• As well as pairing questions together to test your students’ analysis as per Petto’s advice above, you can also assess other higher-order thinking skills such as creation and application. Ask students to use the concept in a way that students would not have encountered before, or give them material in a new format (such as a map), along with a series of questions that test the appropriate cognitive skills.7
  • Multiple choice test question strategies

    As part of formative assessment, there are several strategies you can use in the way you assign and read multiple choice questions.

    • Get a quick measure of the effectiveness of your lesson by asking the same multiple choice test assignment twice; once before instruction and again afterwards. Information retrieval will not only help solidify the new concepts for your students and give them a sense of progress, but also let you see what gaps are remaining in your students’ knowledge (which, again, is why wrong answers are just as important as correct ones.)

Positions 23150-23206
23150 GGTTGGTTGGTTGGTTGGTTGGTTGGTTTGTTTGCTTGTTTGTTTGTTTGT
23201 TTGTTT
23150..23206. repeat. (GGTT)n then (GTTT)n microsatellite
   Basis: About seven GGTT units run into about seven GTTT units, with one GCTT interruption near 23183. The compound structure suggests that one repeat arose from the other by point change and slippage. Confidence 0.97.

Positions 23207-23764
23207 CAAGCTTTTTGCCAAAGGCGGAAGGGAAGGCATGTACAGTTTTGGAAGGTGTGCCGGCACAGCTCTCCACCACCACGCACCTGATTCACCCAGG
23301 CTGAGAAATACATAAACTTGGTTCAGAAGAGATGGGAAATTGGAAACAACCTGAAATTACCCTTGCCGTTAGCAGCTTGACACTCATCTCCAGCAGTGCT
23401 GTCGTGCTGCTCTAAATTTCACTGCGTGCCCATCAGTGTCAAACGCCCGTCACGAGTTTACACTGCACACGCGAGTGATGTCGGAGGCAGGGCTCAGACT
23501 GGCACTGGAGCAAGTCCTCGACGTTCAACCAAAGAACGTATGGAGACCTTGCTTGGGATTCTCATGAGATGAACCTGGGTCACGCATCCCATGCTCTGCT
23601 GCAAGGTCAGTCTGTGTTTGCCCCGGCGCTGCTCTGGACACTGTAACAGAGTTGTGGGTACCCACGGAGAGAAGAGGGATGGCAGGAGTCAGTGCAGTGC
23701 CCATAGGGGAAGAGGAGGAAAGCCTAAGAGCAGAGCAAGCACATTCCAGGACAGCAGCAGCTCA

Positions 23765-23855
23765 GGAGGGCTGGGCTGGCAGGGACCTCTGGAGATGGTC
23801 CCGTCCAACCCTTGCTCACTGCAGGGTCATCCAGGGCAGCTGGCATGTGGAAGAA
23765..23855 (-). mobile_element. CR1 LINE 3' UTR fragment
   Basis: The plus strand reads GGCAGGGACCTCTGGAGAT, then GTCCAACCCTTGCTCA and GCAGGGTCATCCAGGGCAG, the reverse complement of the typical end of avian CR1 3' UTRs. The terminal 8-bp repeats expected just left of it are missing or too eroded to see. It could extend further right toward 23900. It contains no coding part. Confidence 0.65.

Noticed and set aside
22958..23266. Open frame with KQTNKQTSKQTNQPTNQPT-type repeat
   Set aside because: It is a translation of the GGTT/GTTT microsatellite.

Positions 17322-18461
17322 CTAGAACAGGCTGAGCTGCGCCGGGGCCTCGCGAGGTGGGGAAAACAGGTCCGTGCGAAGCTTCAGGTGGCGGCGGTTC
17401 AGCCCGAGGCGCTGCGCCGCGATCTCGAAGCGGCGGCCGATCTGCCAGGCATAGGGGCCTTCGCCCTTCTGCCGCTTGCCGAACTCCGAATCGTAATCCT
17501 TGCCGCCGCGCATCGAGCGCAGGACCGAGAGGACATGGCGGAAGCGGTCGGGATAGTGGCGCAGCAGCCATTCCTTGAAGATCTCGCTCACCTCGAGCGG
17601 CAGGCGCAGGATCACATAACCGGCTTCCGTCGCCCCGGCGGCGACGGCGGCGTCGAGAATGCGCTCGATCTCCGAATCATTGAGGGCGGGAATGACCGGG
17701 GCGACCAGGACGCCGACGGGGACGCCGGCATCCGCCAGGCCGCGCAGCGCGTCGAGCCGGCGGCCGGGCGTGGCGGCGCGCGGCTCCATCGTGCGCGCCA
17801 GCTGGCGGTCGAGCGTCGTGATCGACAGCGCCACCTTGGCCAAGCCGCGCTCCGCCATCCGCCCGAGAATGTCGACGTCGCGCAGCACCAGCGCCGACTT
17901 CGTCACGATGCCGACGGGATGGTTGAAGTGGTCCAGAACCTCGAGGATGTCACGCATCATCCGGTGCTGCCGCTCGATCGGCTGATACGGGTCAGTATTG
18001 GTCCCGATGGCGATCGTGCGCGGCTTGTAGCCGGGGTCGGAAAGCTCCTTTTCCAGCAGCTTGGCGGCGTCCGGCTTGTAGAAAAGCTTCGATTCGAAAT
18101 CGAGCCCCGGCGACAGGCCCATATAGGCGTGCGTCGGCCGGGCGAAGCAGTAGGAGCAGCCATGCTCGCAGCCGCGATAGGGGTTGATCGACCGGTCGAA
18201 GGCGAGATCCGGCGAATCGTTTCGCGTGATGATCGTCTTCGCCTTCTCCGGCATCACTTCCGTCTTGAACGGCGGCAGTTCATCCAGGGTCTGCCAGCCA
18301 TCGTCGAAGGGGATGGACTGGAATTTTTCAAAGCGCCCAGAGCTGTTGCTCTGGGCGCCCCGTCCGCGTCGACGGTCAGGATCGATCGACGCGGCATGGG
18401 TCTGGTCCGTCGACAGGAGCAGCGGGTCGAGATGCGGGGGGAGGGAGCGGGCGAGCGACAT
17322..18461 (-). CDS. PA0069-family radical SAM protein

• You may be able, depending on time and technology, to ask questions anonymously. While clearly this can only be done for formative assessment, giving the students the opportunity to answer the question without revealing their identity will help you tackle embarrassing or politically charged topics.
    • Also consider segmenting: comparing the responses of one question with another, and looking at how the two responses stack up. If you ask your students two different multiple choice questions, then slice the replies based on the answers to both questions, this will give you insight into any correlation between the knowledge or opinions that have been expressed in the responses.